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The final deviation is the failure to function adequately. This is when an individual is unable to live a ‘normal' life. This may be because they do not experience a normal range of emotions, or have a normal range of emotions. There are five indicators to decide when an individual is failing to function adequately: Dysfunctional behaviour/maladaptiveness; personal distress or discomfort; observer discomfort unpredictable behaviour and; irrational behaviour. However, this isn't a reliable definition of abnormality; it is very vague and is definition individual problems. Furthermore, context needs to be taken in to account. If a student is anxious because of an essay, this may be uncharacteristic for the student, but this would not be abnormal.
The DSM IV TR provides definitive criteria used to classify mental illnesses globally. Clinicians evaluate a patient's condition by using five separate axes before making a complete diagnosis. Axis 1 looks at clinical syndromes which may cause significant impairment, the most common of these are anxiety and mood disorders. Axis 2 looks at mental retardation and personality disorders; patients are usually diagnosed with either something on Aix 1 or Axis 2, however, this is not always the case. Axis 3 looks at other medical conditions, e.g. diabetes. Axis 4 looks at psychosocial and/or environmental problems, for example school and housing. Finally, Axis 5 is a global assessment of functioning (GAF). G.A.F. looks at the psychological, social and occupational functioning over all. As the DSM IV TR is multi-axial, it gives a more thorough and detailed idea of how to treat the patients; however, there are still many problems with this idea.
Zimmerman (1988) argues that change in classification do not always reflect changes in knowledge. For example, in 1973, homosexuality was no longer considered a mental issue; this classification essentially changed over-night. This consequently makes the classification seem arbitrary and questionable. Also, we must bear in mind the ‘continuum concept'; to what extent is certain behaviour just an addition to ‘normal'. Furthermore the DSM IV TR presents us with problems relating to validity. If a diagnosis predicts the course of an illness, it is a valid prognosis. Rosenham and Rosenham (1973) suggest that diagnosis can have good reliability yet poor validity as often doctors misdiagnose patients whose symptoms can be faked. A way to combat this could be to use both the DSM IV TR and the ICD-10 (International Classification of Diseases) to cross reference and see whether the classifications agree; however, when 1500 were assessed, it was found there was good agreement on depression, anxiety and substance dependence, but only 35% agreement on PSTD and a 68% agreement overall (Andrews et al, 1999). There is also multiple problems with the reliability of diagnosis. A method used to try and increase reliability is ‘Inter-rated reliability'; this is when more than one psychologist diagnoses the illness and if two psychologists agree, the diagnosis is more reliable. However, Beck et al conducted a study which showed that psychiatrists only agreed 54% of the time. Also, diagnosis is subjective as patients may give different information, or the evidence gathered is not sufficient.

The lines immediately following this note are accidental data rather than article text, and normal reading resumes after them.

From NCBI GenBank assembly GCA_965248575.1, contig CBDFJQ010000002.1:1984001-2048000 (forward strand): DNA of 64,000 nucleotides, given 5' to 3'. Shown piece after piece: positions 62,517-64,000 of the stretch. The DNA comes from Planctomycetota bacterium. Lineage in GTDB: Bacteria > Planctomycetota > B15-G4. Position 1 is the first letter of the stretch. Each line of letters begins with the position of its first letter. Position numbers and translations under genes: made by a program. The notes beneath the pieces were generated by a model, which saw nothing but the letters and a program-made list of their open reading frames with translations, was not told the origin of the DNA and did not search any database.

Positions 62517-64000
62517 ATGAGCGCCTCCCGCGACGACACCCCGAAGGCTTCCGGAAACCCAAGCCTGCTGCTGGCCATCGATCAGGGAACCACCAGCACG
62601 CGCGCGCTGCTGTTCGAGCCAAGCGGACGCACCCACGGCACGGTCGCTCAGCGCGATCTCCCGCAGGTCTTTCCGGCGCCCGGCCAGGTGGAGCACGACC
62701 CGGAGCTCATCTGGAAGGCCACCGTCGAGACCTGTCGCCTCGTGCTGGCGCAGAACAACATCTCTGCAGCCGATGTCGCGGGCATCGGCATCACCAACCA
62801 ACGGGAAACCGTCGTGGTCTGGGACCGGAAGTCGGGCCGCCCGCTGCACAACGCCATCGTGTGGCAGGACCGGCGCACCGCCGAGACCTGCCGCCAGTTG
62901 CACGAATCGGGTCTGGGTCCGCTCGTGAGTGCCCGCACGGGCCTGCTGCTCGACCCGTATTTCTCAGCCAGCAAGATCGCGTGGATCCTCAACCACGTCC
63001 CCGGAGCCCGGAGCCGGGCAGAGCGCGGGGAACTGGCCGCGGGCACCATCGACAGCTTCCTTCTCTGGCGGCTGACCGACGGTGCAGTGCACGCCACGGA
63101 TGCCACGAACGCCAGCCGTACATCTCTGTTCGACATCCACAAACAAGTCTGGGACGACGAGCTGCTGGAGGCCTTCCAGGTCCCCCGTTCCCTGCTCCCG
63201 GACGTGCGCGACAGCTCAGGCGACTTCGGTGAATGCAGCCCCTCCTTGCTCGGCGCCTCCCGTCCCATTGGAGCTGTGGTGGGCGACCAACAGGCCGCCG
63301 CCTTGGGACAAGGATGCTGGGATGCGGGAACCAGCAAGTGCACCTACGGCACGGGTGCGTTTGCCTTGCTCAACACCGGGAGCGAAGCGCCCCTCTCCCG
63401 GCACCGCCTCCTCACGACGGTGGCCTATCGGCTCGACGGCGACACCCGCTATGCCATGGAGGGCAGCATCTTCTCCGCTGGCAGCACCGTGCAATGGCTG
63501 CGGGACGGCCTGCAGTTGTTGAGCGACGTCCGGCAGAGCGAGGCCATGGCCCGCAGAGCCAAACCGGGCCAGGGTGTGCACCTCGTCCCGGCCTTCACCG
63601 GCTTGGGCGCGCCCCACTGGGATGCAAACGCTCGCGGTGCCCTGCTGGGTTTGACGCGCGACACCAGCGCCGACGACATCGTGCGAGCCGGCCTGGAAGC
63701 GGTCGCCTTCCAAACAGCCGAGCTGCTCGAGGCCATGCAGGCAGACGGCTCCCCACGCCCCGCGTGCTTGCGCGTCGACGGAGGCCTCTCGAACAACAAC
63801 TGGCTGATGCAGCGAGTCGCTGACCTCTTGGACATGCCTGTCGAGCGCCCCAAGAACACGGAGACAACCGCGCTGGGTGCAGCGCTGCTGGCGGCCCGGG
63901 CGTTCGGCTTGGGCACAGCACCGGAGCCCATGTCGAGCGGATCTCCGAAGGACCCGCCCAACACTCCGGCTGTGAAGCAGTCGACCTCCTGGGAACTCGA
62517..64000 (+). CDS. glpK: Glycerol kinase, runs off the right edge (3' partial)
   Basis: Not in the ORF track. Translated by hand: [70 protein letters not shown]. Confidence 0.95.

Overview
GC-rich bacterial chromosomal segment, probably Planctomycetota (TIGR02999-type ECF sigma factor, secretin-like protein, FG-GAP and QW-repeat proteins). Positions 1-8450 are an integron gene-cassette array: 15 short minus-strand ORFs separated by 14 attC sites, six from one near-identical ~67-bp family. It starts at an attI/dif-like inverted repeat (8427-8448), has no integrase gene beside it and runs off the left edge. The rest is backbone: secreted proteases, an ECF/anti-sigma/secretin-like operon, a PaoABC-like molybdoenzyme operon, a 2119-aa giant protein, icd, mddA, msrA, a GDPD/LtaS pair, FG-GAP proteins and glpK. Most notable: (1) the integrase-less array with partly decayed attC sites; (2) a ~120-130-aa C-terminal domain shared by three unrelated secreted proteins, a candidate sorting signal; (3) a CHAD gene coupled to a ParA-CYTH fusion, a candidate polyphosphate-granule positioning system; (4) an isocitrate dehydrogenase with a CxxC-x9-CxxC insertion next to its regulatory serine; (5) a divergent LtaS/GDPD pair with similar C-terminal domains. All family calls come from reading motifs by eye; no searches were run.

Additionally, cultural factors affect reliability. The DSM IV TR may not be useful for other cultures and it depends whether the phenomena is absolute, universal or culturally relative. It is important that psychiatrists are aware of cultural factors and Sabin (1975) further suggests that language barriers may cause over-diagnosis of mental illness. Lopez (1989) disagrees with Sabin's suggestion and believes that if we take every cultural belief into account we would under-diagnose. However, Cooper et al (1972) conducted and study which suggested psychiatrists in the U.K and U.S. over-diagnose; the U.S. psychiatrists diagnose patients with schizophrenia twice as often as their U.K counterparts, and in the U.K bi-polar disorder is diagnosed twice as often.
Labelling can have some advantages, for example people like to know what is wrong with them, and a diagnosis can give them that assurance and ‘finding' a certain illness brings new discovery and treatment, therefore advances the medical word. However, labelling can also have negative effects (Goffman, 1968), as there are often certain connotations with certain illness. Previously in Japan, schizophrenia was rarely diagnosed because of the stigma and only 20% of patients with it were aware (Kim & Berrios, 2001). In 2002, the Japanese Society of Psychiatry and Neurology changed the old term for the disorder into a new term which translates to ‘integration disorder', which a “shift from the Kraepelinian disease concept, to the vulnerability-stress model” (Mitsumoto, 2006)